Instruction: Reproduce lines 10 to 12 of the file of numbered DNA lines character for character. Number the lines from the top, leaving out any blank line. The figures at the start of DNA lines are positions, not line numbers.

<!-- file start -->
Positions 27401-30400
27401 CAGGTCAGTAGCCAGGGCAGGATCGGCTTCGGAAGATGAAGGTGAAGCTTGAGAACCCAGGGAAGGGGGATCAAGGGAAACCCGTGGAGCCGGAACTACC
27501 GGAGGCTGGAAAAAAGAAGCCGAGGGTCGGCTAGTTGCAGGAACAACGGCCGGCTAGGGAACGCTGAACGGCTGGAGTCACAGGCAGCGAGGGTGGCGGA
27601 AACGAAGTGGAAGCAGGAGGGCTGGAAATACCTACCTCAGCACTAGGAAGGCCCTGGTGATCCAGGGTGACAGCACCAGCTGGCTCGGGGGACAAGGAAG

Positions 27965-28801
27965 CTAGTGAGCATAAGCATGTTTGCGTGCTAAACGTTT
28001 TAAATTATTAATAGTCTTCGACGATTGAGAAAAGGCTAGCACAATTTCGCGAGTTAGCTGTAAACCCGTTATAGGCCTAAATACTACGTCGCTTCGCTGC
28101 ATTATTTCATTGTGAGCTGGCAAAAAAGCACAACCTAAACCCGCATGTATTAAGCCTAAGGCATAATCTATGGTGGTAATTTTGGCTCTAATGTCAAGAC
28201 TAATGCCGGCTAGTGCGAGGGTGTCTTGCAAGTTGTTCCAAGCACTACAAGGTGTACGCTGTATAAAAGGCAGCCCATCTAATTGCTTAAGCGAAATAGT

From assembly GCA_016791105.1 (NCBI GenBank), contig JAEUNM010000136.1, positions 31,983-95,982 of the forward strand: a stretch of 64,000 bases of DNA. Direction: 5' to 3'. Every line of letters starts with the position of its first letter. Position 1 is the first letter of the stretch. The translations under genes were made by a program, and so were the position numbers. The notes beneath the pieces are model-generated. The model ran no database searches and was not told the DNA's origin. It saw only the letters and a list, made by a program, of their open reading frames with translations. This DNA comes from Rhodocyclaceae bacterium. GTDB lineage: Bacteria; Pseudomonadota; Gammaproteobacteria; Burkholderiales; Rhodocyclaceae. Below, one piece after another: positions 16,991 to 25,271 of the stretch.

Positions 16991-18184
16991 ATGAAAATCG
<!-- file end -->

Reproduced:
From assembly GCA_016791105.1 (NCBI GenBank), contig JAEUNM010000136.1, positions 31,983-95,982 of the forward strand: a stretch of 64,000 bases of DNA. Direction: 5' to 3'. Every line of letters starts with the position of its first letter. Position 1 is the first letter of the stretch. The translations under genes were made by a program, and so were the position numbers. The notes beneath the pieces are model-generated. The model ran no database searches and was not told the DNA's origin. It saw only the letters and a list, made by a program, of their open reading frames with translations. This DNA comes from Rhodocyclaceae bacterium. GTDB lineage: Bacteria; Pseudomonadota; Gammaproteobacteria; Burkholderiales; Rhodocyclaceae. Below, one piece after another: positions 16,991 to 25,271 of the stretch.

Positions 16991-18184
16991 ATGAAAATCG